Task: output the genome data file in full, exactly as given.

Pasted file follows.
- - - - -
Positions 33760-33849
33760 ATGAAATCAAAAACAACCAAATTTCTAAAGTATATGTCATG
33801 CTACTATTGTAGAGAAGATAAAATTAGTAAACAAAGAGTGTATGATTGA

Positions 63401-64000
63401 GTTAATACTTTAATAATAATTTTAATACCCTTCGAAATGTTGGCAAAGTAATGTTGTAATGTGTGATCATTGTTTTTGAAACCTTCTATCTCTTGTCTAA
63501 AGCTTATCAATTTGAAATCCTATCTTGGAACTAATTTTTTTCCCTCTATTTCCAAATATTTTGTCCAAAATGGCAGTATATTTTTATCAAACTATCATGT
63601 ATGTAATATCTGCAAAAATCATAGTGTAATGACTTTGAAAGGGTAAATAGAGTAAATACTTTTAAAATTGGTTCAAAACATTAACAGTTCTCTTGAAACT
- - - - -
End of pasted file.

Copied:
Positions 33760-33849
33760 ATGAAATCAAAAACAACCAAATTTCTAAAGTATATGTCATG
33801 CTACTATTGTAGAGAAGATAAAATTAGTAAACAAAGAGTGTATGATTGA

Positions 63401-64000
63401 GTTAATACTTTAATAATAATTTTAATACCCTTCGAAATGTTGGCAAAGTAATGTTGTAATGTGTGATCATTGTTTTTGAAACCTTCTATCTCTTGTCTAA
63501 AGCTTATCAATTTGAAATCCTATCTTGGAACTAATTTTTTTCCCTCTATTTCCAAATATTTTGTCCAAAATGGCAGTATATTTTTATCAAACTATCATGT
63601 ATGTAATATCTGCAAAAATCATAGTGTAATGACTTTGAAAGGGTAAATAGAGTAAATACTTTTAAAATTGGTTCAAAACATTAACAGTTCTCTTGAAACT